Wireless communication devices 22, 23, and 24 are located within an independent basic service set (IBSS) area and communicate directly (i.e., point to point). In this configuration, these devices 22, 23, and 24 may only communicate with each other. To communicate with other wireless communication devices within the system 10 or to communicate outside of the system 10, the devices 22, 23, and/or 24 need to affiliate with one of the base stations or access points 12 or 16.

The base stations or access points 12, 16 are located within basic service set (BSS) areas 11 and 13, respectively, and are operably coupled to the network hardware 34 via local area network connections 36, 38. Such a connection provides the base station or access point 12-16 with connectivity to other devices within the system 10 and provides connectivity to other networks via the WAN connection 42. To communicate with the wireless communication devices within its BSS 11 or 13, each of the base stations or access points 12-16 has an associated antenna or antenna array. For instance, base station or access point 12 wirelessly communicates with wireless communication devices 18 and 20 while base station or access point 16 wirelessly communicates with wireless communication devices 26-32. Typically, the wireless communication devices register with a particular base station or access point 12, 16 to receive services from the communication system 10.

Generally, base stations are used for cellular telephone systems (e.g., advanced mobile phone services (AMPS), digital AMPS, global system for mobile communications (GSM), code division multiple access (CDMA), local multi-point distribution systems (LMDS), multi-channel-multi-point distribution systems (MMDS), Enhanced Data rates for GSM Evolution (EDGE), General Packet Radio Service (GPRS), high-speed downlink packet access (HSDPA), high-speed uplink packet access (HSUPA and/or variations thereof) and like-type systems, while access points are used for in-home or in-building wireless networks (e.g., IEEE 802.11, Bluetooth, ZigBee, any other type of radio frequency based network protocol and/or variations thereof). Regardless of the particular type of communication system, each wireless communication device includes a built-in radio and/or is coupled to a radio.

FIG. 2 is a schematic block diagram of an embodiment of a wireless communication device 50 that includes an IC (integrated circuit) 52, memory 54, an antenna interface 62, a display 64, a keypad and/or key board 68, at least one microphone 58, at least one speaker 66, and a wireline port 60. The memory 54 may be NAND flash, NOR flash, SDRAM, and/or SRAM for storing data and/or instructions to facilitate communications of real-time and non-real-time data via the wireline port 60 and/or via the antenna interface 62. In addition, or in the alternative, the memory 54 may store video files, audio files, and/or image files for subsequent wireline or wireless transmission, for subsequent display, for file transfer, and/or for subsequent editing. Accordingly, when the communication device 50 supports storing, displaying, transferring, and/or editing of audio, video, and/or image files, the memory would further store user algorithms to support such storing, displaying, and/or editing. For example, the algorithms may include, but are not limited to, file transfer algorithm, video compression algorithm, video decompression algorithm, audio compression algorithm, audio decompression algorithm, image compression algorithm, and/or image decompression algorithm, such as MPEG (motion picture expert group) encoding, MPEG decoding, JPEG (joint picture expert group) encoding, JPEG decoding, MP3 encoding, and MP3 decoding.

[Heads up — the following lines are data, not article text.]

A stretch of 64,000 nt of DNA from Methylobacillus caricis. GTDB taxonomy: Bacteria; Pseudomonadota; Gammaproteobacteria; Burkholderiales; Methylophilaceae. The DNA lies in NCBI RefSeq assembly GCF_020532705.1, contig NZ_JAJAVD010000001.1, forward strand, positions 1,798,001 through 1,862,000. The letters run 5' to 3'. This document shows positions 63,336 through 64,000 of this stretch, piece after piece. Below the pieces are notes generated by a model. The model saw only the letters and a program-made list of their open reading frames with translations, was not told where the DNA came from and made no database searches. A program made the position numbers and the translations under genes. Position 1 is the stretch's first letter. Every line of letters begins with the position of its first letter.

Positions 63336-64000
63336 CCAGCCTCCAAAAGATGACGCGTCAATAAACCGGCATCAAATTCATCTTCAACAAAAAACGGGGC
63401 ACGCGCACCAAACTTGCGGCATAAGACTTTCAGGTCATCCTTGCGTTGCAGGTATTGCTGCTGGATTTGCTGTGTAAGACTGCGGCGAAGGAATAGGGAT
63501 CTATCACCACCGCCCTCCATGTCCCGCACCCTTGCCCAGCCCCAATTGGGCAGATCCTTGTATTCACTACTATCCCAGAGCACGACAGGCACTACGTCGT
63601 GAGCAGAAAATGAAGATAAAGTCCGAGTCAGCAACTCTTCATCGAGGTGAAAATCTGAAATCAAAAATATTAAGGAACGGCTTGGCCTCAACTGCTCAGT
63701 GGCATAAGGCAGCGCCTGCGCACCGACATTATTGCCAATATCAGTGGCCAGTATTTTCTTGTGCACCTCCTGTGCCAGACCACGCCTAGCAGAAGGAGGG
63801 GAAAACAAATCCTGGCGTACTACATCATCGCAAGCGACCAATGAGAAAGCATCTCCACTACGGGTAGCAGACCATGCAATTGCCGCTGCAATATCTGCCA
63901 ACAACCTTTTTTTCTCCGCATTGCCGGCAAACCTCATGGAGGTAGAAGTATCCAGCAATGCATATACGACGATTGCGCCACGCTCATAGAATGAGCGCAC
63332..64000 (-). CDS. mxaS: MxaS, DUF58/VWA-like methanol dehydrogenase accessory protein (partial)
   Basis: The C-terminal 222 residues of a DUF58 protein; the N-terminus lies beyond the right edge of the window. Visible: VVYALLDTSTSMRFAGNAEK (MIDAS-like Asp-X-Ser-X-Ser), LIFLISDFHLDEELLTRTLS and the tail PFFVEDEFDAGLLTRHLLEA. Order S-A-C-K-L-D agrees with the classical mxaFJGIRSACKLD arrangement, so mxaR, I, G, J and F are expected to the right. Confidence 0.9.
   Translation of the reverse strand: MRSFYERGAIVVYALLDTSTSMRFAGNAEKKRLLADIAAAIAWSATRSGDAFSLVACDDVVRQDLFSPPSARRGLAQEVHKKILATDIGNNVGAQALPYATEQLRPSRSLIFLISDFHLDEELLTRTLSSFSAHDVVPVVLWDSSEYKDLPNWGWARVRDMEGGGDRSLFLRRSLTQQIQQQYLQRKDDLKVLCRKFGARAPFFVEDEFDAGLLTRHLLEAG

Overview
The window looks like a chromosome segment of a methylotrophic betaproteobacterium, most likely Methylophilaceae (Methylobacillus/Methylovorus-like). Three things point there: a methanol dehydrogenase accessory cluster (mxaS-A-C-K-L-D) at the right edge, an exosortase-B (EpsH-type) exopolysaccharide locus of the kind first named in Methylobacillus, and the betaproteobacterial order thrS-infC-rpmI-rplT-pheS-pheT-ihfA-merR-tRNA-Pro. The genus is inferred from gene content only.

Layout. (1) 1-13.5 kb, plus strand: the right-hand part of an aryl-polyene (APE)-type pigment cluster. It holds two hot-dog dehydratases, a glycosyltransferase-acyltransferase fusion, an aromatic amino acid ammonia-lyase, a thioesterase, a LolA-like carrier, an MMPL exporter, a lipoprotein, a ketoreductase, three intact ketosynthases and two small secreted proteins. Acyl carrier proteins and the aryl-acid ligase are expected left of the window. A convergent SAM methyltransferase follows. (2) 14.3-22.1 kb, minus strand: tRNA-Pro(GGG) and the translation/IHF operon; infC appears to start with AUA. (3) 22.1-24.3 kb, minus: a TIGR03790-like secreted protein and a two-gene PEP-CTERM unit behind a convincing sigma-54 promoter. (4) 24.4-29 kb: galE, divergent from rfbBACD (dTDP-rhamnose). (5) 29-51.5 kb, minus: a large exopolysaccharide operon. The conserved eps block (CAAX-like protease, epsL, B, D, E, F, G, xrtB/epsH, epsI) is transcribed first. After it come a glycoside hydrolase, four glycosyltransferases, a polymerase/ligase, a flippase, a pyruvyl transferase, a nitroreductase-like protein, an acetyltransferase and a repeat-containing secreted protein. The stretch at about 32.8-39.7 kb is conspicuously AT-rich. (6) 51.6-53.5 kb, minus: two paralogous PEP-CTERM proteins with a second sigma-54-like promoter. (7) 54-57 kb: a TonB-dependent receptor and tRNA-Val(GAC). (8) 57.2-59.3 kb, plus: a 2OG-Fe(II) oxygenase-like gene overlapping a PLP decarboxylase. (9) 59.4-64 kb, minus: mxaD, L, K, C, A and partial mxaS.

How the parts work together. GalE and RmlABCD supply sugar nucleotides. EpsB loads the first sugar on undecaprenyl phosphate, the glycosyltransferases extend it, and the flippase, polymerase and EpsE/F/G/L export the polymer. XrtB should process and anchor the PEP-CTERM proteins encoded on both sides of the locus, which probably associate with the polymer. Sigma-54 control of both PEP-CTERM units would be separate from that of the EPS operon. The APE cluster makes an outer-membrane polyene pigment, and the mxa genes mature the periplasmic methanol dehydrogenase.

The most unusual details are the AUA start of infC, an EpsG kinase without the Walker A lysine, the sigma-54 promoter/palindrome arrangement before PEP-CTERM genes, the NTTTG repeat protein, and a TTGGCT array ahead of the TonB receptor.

For outgoing voice communications, the at least one microphone 58 receives an audible voice signal, amplifies it, and provides the amplified voice signal to the IC 52. The IC 52 processes the amplified voice signal into a digitized voice signal using one or more audio processing schemes (e.g., pulse code modulation, audio compression, etc.). The IC 52 may transmit the digitized voice signal via the wireless port 60 to a wireline real-time device and/or to a wireline non-real-time device (e.g., a personal computer, laptop computer, personal digital assistant, a cellular telephone, a cable set-top box, a satellite set-top box, a game console, a wireless local area network (WLAN) transceiver, a Bluetooth transceiver, a frequency modulation (FM) tuner, a broadcast television tuner, a digital camcorder, and/or any other device that has a wireline and/or wireless interface for conveying real-time data with another device). In addition to, or in the alternative, the IC 52 may transmit the digitized voice signal as RF real-time data to a wireless real-time device (e.g., a base station, an access point, another communication device, etc.), and/or to a wireless non-real-time device via the antenna interface 62 s.